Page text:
Facebook CEO Mark Zuckerberg called for reforms to one of the US’ most important internet laws Thursday as lawmakers pledged to tighten their regulatory grip on social media companies. During his third congressional hearing in six months, Zuckerberg made the case for updating Section 230 of the Communications Decency Act while defending his firm from criticism that it has failed to snuff out misinformation. “We believe that connectivity and togetherness are more powerful ideals than division and discord and that technology can be part of the solution to the challenges our society is facing,” he told the House Energy and Commerce Committee. “And we are ready to work with you to move beyond hearings and get started on real reform.” Zuckerberg’s virtual testimony alongside Twitter CEO Jack Dorsey and Google CEO Sundar Pichai came amid moves by congressional Democrats to ramp up scrutiny on Silicon Valley in the wake of the Jan. 6 Capitol riot, for which they say social media firms bear some responsibility.
Is it gross, or is it great? That’s up to the winners of a social media contest to decide. Either way, Pepsi and Peeps have teamed up to create Marshmallow Cola, which will come in small three-packs, but won’t be sold in stores. Instead, Americans can get them by hashtagging: “#HangingWithMyPEEPS” on social media.
ISMAILIA — A huge container ship blocking the Suez Canal like a “beached whale” may take weeks to free, the salvage company said, as officials stopped all ships entering the channel on Thursday in a new setback for global trade. The 400 meter Ever Given, almost as long as the Empire State Building is high, is blocking transit in both directions through one of the world’s busiest shipping channels for oil and refined fuels, grain and other trade linking Asia and Europe.
Former President Donald Trump’s struggling hotel company was dealt another blow when a major luxury travel group ended its partnership and dropped the chain from its listings. Zenger News reported last week that Virtuoso Travel, a luxury travel network that caters to the wealthy, quietly cut off Trump Hotels earlier this month. “Virtuoso considers many variables when reviewing both existing and new network participation,” a spokesperson told the website. “Out of respect for all involved parties, and as a general policy, we do not share comments regarding our non-renewal and exit decisions.” In addition, Trump hotels are no longer listed on the Virtuoso website. “It’s a big deal because Virtuoso is very well-respected in the industry,” travel industry analyst Henry Harteveldt of Atmosphere Research Group told the newspaper. He said Virtuoso’s “elite base” of customers means others in the industry study its moves… and often make similar moves of their own. “Some travel agencies that may have been debating whether or not to do it could decide, well, if Virtuoso has done this, we too will end our professional relationship with the Trump hotels,” Harteveldt said.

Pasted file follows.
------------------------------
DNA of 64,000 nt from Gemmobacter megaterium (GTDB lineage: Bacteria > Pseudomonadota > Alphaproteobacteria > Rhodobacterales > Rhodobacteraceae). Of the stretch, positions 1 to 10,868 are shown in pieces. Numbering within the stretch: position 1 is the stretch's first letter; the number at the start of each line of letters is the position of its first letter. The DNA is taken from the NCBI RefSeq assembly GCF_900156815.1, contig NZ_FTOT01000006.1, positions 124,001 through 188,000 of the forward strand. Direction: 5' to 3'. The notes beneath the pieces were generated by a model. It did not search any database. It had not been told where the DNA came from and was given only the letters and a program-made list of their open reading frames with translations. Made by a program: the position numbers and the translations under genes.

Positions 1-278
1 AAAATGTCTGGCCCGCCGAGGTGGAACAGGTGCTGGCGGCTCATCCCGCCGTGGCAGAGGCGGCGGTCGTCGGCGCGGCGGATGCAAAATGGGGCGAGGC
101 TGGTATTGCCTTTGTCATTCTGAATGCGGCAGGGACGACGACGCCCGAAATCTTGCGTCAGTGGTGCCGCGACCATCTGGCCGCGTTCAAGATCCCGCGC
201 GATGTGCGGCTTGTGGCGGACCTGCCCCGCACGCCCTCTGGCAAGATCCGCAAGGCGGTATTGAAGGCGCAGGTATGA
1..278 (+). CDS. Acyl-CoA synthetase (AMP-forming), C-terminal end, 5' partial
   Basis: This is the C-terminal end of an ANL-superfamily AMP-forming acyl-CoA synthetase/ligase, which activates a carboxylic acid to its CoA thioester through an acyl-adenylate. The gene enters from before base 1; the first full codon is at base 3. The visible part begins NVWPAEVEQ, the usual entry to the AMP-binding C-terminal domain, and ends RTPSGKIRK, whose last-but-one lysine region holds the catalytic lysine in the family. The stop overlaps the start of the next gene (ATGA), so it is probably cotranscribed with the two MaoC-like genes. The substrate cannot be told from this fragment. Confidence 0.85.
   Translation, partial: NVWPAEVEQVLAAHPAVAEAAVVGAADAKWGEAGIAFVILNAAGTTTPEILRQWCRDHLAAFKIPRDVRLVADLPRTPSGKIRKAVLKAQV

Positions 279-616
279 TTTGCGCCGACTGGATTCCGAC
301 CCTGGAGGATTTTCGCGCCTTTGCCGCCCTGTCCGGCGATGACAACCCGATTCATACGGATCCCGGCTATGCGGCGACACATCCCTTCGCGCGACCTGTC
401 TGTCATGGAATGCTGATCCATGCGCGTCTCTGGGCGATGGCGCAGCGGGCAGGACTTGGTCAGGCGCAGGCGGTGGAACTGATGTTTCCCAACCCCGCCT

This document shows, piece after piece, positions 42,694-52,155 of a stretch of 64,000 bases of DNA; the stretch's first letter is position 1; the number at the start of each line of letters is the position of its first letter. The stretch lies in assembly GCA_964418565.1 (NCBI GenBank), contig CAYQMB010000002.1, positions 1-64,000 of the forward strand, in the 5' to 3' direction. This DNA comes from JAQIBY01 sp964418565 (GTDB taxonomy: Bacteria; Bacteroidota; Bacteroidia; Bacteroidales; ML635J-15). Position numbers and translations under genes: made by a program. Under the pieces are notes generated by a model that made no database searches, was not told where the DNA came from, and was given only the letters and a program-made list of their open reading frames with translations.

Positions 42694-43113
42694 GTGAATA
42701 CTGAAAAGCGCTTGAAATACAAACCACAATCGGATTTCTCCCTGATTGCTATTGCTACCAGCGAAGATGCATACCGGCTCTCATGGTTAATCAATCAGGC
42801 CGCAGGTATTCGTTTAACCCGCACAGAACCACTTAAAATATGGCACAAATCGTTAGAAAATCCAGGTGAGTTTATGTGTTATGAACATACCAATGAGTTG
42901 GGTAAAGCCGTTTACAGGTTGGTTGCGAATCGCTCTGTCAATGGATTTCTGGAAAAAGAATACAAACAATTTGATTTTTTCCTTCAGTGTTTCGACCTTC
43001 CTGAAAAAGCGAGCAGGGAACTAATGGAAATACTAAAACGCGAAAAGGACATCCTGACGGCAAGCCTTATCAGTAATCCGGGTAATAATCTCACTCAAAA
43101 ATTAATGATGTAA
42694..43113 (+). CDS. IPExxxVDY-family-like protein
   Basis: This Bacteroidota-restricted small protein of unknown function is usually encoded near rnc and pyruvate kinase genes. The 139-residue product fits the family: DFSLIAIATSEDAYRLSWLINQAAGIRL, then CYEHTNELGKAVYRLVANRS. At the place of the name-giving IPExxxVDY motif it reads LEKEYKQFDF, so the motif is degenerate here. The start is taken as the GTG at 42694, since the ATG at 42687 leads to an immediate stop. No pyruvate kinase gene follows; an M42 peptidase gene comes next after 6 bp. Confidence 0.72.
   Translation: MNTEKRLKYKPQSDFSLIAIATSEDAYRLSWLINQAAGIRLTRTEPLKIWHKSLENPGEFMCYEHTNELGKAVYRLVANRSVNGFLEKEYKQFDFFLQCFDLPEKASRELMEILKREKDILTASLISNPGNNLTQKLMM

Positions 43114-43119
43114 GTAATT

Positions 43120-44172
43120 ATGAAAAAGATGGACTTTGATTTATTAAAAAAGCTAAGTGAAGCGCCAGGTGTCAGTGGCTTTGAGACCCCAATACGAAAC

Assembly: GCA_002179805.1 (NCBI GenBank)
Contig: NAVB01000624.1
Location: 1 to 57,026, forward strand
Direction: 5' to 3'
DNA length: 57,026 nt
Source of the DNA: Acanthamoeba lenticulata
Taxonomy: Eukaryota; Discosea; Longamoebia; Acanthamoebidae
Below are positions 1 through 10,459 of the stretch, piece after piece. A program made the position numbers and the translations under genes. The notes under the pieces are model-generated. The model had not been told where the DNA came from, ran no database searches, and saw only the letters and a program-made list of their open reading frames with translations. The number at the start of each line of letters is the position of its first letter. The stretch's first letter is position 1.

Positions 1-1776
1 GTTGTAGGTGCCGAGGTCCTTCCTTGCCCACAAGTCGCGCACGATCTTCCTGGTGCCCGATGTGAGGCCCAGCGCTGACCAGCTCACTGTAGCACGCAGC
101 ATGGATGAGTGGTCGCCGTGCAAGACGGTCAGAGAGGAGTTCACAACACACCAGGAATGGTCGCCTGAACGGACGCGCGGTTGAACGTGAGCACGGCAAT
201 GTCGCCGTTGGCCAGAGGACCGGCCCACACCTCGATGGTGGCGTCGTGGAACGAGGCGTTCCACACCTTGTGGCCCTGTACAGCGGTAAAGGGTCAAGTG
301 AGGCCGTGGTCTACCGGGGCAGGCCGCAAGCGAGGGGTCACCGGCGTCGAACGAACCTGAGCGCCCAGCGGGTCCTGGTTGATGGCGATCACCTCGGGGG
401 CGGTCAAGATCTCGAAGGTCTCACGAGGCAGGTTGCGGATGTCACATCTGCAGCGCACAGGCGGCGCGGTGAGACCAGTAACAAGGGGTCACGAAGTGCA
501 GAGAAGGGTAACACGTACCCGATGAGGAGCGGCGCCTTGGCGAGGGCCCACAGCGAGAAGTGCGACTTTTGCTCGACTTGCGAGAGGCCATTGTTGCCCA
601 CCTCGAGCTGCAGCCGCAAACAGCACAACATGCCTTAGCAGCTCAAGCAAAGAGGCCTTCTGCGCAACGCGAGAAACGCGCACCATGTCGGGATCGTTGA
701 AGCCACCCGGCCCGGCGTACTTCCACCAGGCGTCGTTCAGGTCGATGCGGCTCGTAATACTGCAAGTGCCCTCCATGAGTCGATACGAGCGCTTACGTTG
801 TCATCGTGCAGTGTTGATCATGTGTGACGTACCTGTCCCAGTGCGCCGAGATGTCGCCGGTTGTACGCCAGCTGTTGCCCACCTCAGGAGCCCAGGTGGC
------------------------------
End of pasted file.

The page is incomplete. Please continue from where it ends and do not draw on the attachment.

The founder of bottled-water maker Real Water has publicly apologized after five kids who drank its product came down with liver failure. Real Water president Brent Jones issued the mea culpa amid a Food and Drug Administration probe of the alkaline water, which has been linked to several cases of hepatitis. “We’d like to expressed our deepest sympathy and concern over the events that have led to the inquiry,” Jones said in a roughly two-minute video message released Tuesday. “I want to personally apologize to all of our customers, and I assure you the lessons learned from this will drive further improvement in the brand,” he added. The video came four days after the FDA urged consumers and businesses not to drink, sell or serve Real Water, which has as higher pH level that the Arizona-based company claims can improve hydration. The feds say five infants and children in southern Nevada who consumed the brand’s water came down with non-viral hepatitis that resulted in acute liver failure and put them in the hospital.
Canadian banks have a serious fossil fuel addiction. But it is not just a Canadian problem. The latest study of corporate data from 60 of the world’s largest banks shows that rather than cutting back on the funding of fossil fuel projects since the 2016 global agreement to limit greenhouse gases, they have increased that funding to $3.8 trillion US in the past five years. The report outlining the data, titled Banking on Climate Chaos 2021, is the 12th annual tally of fossil fuel financing by a group of seven climate advocacy organizations, including Rainforest Action Network and the Sierra Club, both based in the United States. The good news for those concerned about climate change is that a crash in the fossil fuel business during the COVID-19 pandemic led to a sharp drop in investment growth in 2020, but the report’s authors fear that a growing recovery this year will lead to a “snap back to business as usual.”